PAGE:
Patients whose sound discrimination improved in 48 hours eventually awoke
A coma patient’s chances of surviving and waking up could be predicted by changes in the brain’s ability to discriminate sounds, new research suggests.
Recovery from coma has been linked to auditory function before, but it wasn’t clear whether function depended on the time of assessment. Whereas previous studies tested patients several days or weeks after comas set in, a new study looks at the critical phase during the first 48 hours. At early stages, comatose brains can still distinguish between different sound patterns,. How this ability progresses over time can predict whether a coma patient will survive and ultimately awaken, researchers report.
“It’s a very promising tool for prognosis,” says neurologist Mélanie Boly of the Belgian National Fund for Scientific Research, who was not involved with the study. “For the family, it’s very important to know if someone will recover or not.”
A team led by neuroscientist Marzia De Lucia of the University of Lausanne in Switzerland studied 30 coma patients who had experienced heart attacks that deprived their brains of oxygen. All the patients underwent therapeutic hypothermia, a standard treatment to minimize brain damage, in which their bodies were cooled to 33° Celsius for 24 hours.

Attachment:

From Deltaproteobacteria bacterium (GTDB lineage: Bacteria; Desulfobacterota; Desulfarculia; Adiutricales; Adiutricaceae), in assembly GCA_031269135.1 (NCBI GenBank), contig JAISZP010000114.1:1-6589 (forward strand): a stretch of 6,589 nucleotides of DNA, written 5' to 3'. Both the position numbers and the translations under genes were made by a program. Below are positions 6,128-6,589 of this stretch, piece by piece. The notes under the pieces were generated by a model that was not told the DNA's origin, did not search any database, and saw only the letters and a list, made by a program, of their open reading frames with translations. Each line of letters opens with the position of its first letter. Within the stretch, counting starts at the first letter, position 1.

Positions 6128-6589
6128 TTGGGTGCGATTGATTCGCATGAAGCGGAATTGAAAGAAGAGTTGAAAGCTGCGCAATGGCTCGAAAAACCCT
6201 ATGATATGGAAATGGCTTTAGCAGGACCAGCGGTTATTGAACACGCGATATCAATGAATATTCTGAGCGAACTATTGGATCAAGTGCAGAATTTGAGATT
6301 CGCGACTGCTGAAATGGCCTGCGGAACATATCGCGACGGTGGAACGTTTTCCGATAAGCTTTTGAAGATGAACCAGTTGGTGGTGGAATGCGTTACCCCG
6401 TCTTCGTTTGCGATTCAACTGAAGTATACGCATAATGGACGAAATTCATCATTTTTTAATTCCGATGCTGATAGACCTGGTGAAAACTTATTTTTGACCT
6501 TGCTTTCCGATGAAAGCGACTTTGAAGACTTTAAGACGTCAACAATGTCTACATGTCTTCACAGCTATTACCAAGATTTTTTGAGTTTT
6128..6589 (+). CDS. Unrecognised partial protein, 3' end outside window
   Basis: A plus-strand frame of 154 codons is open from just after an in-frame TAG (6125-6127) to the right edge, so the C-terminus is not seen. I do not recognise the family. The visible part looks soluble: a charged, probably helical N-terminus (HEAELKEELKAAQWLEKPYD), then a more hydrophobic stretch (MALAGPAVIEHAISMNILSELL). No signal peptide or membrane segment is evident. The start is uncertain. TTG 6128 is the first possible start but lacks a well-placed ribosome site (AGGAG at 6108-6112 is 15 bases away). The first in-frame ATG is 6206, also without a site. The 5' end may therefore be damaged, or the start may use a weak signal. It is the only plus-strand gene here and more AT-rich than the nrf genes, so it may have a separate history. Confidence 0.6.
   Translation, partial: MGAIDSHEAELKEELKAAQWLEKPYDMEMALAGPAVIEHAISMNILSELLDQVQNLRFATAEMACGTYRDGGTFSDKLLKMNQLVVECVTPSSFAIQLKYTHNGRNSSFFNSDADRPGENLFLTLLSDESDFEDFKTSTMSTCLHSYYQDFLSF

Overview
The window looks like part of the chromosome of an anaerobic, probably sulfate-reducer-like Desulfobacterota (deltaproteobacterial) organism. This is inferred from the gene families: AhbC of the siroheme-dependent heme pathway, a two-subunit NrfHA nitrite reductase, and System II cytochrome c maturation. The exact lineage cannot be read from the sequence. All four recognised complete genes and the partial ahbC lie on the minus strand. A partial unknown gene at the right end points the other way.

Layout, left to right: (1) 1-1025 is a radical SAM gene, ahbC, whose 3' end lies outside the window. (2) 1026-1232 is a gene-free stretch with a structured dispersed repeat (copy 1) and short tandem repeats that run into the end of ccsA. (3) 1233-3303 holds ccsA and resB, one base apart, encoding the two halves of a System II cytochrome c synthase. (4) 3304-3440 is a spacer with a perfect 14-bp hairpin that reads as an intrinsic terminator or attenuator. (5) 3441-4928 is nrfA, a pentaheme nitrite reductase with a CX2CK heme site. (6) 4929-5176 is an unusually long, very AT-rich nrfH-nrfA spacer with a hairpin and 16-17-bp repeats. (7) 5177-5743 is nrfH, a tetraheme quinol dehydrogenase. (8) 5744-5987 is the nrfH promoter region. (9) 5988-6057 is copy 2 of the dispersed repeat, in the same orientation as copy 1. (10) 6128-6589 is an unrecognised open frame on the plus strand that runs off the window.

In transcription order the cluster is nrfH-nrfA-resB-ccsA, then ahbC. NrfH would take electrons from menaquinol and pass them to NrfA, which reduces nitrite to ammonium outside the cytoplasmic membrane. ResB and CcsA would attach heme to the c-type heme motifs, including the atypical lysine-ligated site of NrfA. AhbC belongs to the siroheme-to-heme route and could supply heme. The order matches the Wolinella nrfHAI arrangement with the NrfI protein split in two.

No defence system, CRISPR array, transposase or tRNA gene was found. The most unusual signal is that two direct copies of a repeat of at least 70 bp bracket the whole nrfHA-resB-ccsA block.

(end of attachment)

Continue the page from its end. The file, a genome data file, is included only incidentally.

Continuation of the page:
De Lucia and colleagues played sounds for the patients and recorded their brain activity using scalp electrodes — once in hypothermic conditions during the first 24 hours of coma, and again a day later at normal body temperature. The sounds were a series of pure tones interspersed with sounds of different pitch, duration or location. The brain signals revealed how well patients could discriminate the sounds, compared with five healthy subjects.
After three months, the coma patients had either died or awoken. All the patients whose discrimination improved by the second day of testing survived and awoke from their comas. By contrast, many of those whose sound discrimination deteriorated by the second day did not survive. The results were reported online November 12 in Brain.
Psychophysiologist Geert van Boxtel of Tilburg University, in the Netherlands, found it surprising that “irrespective of outcome, at the first recording, all of the patients showed signs of auditory discrimination.” This, De Lucia says, suggests that residual auditory function itself does not predict recovery; rather, it’s the progression of function over time that is predictive.
The study couldn’t distinguish whether auditory function initially was preserved due to the hypothermia treatment or was related merely to the early stage of coma. But the scientists speculate that distracting neural jabber may have been reduced during the hypothermia, making it easier for the patients’ brains to separate sounds.
De Lucia and her colleagues are now running a follow-up study with 120 coma patients, to see whether the results can be replicated in a bigger population. “This test could give information about patients who will survive during the first two days of coma, when doctors can still make decisions about treatment,” De Lucia says.
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